Miniature, Lightweight, One-Time-Opening Valve
- Created on Tuesday, 01 April 2008
A small solder plug is melted to release a pressurized gas.
The figure depicts the main parts of a prototype miniature, lightweight, one-time- opening valve. Like some other miniature one-time-opening valves reported in previous issues of NASA Tech Briefs, this valve is opened by melting a material that blocks the flow path. This valve is designed to remain closed at some temperature between room temperature and cryogenic temperature until the time of opening.
The prototype valve includes a 1/8-in. (3-mm) aluminum tube, one end of which is plugged with a solder comprising about 37 weight percent of lead and 63 weight percent of tin. The tube and the solder both have a coefficient of thermal expansion of 23 micron/m-K at room temperature. Before plugging, the interior surface of the plug end of the tube is cleaned with a commercial flux paste developed specifically for preparing aluminum for bonding with lead/tin solder. The solder is then melted into the cleaned end of the tube, forming the plug.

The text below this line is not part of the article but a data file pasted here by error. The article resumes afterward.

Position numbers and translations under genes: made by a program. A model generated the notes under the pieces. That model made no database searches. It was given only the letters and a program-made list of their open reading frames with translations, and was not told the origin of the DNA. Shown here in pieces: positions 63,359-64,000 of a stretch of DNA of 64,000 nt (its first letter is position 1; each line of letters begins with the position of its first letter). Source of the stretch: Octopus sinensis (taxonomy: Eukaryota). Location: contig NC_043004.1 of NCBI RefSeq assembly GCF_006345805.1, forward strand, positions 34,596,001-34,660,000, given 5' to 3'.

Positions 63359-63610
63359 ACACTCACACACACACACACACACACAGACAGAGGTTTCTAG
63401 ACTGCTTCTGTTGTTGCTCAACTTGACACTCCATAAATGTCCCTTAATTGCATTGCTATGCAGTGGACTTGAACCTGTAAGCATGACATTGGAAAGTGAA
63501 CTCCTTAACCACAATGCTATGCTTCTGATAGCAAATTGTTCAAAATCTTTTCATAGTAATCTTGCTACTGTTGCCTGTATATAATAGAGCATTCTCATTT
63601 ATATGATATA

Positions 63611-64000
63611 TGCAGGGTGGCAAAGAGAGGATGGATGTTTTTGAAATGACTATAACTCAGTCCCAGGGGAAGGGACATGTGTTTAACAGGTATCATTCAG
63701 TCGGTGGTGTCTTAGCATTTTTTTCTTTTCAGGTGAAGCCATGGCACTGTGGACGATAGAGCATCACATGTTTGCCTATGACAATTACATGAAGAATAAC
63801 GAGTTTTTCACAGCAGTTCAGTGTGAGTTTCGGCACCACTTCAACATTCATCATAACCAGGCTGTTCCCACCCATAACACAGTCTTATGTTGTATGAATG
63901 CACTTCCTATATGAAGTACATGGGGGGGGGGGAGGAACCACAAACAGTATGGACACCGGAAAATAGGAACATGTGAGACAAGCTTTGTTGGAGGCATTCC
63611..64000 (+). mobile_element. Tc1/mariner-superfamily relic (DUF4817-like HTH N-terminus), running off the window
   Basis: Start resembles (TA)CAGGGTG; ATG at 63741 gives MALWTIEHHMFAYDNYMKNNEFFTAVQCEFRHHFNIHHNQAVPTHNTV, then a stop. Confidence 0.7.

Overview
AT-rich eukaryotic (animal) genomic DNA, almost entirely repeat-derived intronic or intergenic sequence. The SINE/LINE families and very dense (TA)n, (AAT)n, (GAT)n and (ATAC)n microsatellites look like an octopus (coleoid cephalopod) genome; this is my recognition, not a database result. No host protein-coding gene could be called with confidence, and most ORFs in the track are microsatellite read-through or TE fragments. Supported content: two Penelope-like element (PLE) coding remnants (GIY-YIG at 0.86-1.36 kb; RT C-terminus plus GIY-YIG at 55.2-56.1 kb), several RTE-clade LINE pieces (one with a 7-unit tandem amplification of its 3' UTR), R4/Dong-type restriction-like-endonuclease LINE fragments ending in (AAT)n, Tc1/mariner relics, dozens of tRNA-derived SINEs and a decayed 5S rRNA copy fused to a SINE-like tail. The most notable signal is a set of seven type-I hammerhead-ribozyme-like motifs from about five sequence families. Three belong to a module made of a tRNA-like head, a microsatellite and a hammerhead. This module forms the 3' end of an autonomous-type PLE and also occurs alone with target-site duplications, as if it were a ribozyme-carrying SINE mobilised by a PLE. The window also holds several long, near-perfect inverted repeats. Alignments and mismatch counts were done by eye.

In a test, the plugged tube was pressurized to 1,000 psi (6.9 MPa) with helium and leak-tested. It was then cooled to a temperature of 77 K (about –196 °C) and again leak-tested at the same pressure. Finally, at a lower pressure, the plugged end of the tube was heated to about 200 °C (the melting temperature of the solder is 183°C), causing the solder plug to be ejected (see figure). It has been estimated that in a subsequent version of the valve, the plug could be melted by electrical heating, using a nichrome wire having a mass of only 10 g.
This work was done by Jack Jones, Juinn Jenq Wu, and Robert Leland of Caltech for NASA’s Jet Propulsion Laboratory.
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